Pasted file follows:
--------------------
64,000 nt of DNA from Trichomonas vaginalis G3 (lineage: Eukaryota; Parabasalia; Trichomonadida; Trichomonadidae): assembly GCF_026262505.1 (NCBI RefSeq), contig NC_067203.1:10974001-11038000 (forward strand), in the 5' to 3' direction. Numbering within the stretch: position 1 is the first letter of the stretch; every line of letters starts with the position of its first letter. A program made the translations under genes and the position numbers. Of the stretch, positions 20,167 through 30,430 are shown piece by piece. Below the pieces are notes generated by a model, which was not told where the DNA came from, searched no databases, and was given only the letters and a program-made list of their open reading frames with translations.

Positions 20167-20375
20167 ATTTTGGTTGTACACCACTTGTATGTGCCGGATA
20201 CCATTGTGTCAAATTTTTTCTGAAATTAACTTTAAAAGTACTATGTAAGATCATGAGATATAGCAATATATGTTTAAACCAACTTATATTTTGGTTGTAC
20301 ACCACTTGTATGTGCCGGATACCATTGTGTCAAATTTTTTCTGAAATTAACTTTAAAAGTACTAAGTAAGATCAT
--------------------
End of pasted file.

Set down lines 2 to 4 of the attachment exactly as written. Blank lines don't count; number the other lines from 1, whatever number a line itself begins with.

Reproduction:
Positions 20167-20375
20167 ATTTTGGTTGTACACCACTTGTATGTGCCGGATA
20201 CCATTGTGTCAAATTTTTTCTGAAATTAACTTTAAAAGTACTATGTAAGATCATGAGATATAGCAATATATGTTTAAACCAACTTATATTTTGGTTGTAC